I think this was from before the generative AI boom, so they’ve a high bar to surmount.

      • @yttrium
        link
        128 months ago

        In this case “sex” would typically be considered to still be a noun; it’s just taking a more adjective-like role in the phrase. In English, and especially in headlinese, it’s common to place two nouns together like this, with the first modifying the second. The noun “sex” is called an attributive noun in this context, and “orgy” is its head noun.

        This particular phrase actually contains 5 of these attributive-head relationships. I can’t be sure, since it’s nigh-impossible to parse the headline, but I think that “Ferrari” is an attributive whose head is “sex”. If we were to say that “sex” is an adjective just because it’s modifying the noun “orgy”, we’d also be forced to conclude that “Ferrari” is an adverb because it’s modifying an adjective.

          • @yttrium
            link
            68 months ago

            If you read the article it’s about someone in China who died by crashing a Ferrari.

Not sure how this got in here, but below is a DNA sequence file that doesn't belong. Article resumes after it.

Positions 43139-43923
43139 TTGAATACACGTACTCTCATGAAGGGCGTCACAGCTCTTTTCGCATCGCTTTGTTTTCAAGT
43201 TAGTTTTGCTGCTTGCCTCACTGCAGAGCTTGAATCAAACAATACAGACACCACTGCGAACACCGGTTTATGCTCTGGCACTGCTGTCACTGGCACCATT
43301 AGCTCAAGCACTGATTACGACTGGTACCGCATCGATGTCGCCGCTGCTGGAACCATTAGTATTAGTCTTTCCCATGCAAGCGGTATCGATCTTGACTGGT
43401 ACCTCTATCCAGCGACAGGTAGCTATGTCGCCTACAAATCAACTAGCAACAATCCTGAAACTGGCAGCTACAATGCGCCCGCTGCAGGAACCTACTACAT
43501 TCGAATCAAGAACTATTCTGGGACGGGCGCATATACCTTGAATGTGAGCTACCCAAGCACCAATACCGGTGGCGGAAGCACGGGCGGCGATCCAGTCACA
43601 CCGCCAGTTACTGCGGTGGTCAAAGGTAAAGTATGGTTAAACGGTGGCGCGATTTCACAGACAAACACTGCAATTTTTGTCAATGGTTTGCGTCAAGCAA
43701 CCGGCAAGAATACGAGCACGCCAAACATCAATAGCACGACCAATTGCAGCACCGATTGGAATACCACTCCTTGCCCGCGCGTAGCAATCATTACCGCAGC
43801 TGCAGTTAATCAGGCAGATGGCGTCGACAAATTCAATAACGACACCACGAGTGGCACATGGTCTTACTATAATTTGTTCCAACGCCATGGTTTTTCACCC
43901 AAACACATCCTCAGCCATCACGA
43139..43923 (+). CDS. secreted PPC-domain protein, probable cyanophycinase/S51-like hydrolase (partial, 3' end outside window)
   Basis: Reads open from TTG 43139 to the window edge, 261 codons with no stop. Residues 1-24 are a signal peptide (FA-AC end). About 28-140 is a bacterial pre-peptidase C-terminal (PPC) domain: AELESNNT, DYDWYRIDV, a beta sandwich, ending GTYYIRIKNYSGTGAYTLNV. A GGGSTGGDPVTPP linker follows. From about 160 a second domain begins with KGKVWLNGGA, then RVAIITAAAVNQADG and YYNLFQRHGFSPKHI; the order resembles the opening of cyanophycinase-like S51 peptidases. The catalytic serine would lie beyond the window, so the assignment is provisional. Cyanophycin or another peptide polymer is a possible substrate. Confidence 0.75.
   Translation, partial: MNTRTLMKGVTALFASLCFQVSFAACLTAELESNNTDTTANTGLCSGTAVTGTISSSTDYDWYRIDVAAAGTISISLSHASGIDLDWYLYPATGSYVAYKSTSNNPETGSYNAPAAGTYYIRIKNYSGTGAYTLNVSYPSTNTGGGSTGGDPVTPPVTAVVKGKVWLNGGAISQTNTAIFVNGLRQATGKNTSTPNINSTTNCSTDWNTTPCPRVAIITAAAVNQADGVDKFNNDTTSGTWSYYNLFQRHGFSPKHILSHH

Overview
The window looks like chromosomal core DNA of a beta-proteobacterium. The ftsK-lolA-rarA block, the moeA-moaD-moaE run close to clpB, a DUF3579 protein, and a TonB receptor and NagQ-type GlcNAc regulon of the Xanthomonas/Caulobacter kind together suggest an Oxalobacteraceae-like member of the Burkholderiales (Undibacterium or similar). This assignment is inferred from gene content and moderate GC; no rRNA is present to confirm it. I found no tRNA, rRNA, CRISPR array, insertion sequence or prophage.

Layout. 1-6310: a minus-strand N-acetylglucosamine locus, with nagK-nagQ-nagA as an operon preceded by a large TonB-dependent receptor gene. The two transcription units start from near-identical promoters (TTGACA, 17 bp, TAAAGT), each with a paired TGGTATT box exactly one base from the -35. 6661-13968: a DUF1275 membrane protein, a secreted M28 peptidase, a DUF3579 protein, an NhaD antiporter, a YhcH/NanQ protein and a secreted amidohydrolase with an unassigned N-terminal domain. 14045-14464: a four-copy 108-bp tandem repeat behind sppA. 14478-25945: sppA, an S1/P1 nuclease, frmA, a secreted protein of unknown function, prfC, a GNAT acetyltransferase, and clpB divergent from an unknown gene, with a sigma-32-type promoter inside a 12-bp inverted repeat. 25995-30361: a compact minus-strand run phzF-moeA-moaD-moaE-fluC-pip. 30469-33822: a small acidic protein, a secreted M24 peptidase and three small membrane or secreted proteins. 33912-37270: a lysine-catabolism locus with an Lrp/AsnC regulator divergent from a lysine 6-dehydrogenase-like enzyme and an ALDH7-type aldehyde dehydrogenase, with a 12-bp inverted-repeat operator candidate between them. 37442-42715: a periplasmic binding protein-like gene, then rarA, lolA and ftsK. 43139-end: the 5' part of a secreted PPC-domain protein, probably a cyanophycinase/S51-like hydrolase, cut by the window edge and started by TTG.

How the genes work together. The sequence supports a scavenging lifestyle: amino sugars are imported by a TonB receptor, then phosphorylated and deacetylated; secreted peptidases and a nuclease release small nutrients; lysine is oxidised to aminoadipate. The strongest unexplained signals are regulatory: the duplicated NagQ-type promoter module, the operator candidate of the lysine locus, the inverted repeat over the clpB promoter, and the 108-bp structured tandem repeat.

Looking at it again, I actually think “Ferrari” is supposed to be modifying “crash”. Here’s how I’d diagram the phrase (using a dependency grammar, because I’m not about to try to format a bunch of NP nodes in plaintext):

                                         crash
              v------v---------v-----v-----/
            China Ferrari     orgy death
                           v---/
                          sex
            
            China Ferrari sex orgy death crash
            
            • the crash caused death
            • the crash was due to an orgy
            • the orgy was specifically a sex orgy
            • the crash involved a Ferrari
            • the crash happened in China